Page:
Creeping Baby Doll 1871

In 1871 came one of the first automata to appear in the toy scene, patented by Robert J. Clay. You can find more about it here.

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My favorite paragraph about the piece is the following:

Despite Clay’s belief that his toy would be very amusing, it had limited appeal for its target audience of little girls. It looks scary, weighs a lot and isn’t particularly interactive. It’s more of an exhibition piece than a cuddly toy, and once the mechanism broke (which happened often with the earlier models), its heaviness and hardness made it a dead weight rather than a doll that could be integrated into regular play.

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I wonder how many of these clumsily creeping wonders were mass produced. Two decades later, the world was graced with Edison’s Talking Doll.

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6 Responses to “Creeping Baby Doll 1871”

  1. Carrie Filetti Says:

    I would love to add a piece like this to my creepy dolly collection!

  2. It must’ve been so frustrating back then to be stuck with primitive means of inventing. 1871 was a year after Charles Dickens’ death. I’m sure rude brothers would’ve got knocked-out cold by little Sally’s heavy ass doll. The creepy baby is not entirely a loss, the top flat surface could hold another oddity or perhaps be a resting spot for a creepier doll mounted on it’s back riding to Creepville. Don’t worry creeping doll we can rebuild you, we have the technology. The six million dollar doll. Okay, now I’m just rambling….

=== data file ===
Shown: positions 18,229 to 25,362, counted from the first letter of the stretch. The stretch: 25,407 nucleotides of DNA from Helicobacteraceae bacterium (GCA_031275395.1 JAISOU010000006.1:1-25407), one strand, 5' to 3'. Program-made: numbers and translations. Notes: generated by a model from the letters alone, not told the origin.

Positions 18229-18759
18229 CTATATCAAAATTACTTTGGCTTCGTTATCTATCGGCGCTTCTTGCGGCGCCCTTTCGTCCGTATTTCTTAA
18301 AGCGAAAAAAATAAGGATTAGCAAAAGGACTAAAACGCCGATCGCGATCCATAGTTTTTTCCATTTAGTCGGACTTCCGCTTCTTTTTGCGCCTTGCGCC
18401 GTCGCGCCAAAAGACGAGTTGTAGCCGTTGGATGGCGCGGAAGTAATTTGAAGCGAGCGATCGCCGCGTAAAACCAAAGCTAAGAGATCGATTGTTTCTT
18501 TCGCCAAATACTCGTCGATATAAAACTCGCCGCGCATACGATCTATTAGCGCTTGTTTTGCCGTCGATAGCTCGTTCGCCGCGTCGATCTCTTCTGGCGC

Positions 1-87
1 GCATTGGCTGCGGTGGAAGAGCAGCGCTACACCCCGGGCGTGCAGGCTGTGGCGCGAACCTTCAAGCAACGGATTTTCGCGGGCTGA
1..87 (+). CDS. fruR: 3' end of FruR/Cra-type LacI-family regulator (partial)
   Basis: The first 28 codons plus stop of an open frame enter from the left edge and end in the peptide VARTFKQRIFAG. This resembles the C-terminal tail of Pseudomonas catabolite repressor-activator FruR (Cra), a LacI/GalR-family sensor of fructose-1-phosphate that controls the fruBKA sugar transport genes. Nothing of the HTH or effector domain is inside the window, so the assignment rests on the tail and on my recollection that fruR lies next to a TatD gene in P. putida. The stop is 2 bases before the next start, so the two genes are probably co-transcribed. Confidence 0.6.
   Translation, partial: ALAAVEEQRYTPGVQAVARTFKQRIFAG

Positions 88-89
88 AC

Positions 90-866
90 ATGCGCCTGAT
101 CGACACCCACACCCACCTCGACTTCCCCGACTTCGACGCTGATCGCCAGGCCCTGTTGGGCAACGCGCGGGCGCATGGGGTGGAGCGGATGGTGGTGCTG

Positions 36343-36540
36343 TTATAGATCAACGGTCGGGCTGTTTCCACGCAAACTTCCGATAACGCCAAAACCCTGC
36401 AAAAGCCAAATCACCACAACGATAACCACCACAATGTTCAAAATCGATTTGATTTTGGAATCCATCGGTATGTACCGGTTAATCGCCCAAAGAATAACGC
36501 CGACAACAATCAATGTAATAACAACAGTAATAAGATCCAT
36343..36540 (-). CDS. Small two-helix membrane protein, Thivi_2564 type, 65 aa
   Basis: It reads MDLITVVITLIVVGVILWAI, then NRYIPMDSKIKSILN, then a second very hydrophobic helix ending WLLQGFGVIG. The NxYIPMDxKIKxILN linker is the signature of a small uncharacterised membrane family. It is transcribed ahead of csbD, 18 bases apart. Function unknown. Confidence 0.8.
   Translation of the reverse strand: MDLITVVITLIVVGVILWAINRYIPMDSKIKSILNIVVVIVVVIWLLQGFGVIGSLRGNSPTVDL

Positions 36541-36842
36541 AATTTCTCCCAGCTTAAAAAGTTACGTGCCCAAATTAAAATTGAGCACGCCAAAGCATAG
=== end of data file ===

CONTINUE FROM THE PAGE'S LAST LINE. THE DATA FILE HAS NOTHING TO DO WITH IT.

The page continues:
3. When I was a child, there was an old lady in my neighborhood who had one of these (probably a later model). I was so intrigued by how realistically it crawled and I’d always wondered what it looked like under its clothing, now I know. Just to be clear, my curiosity was to see the mechanism, nothing perverted. Thank you for exposing the mystery!

  4. That looks quite terrifying! Looks like there are a lot nooks and crannies that could take a finger in that thing.

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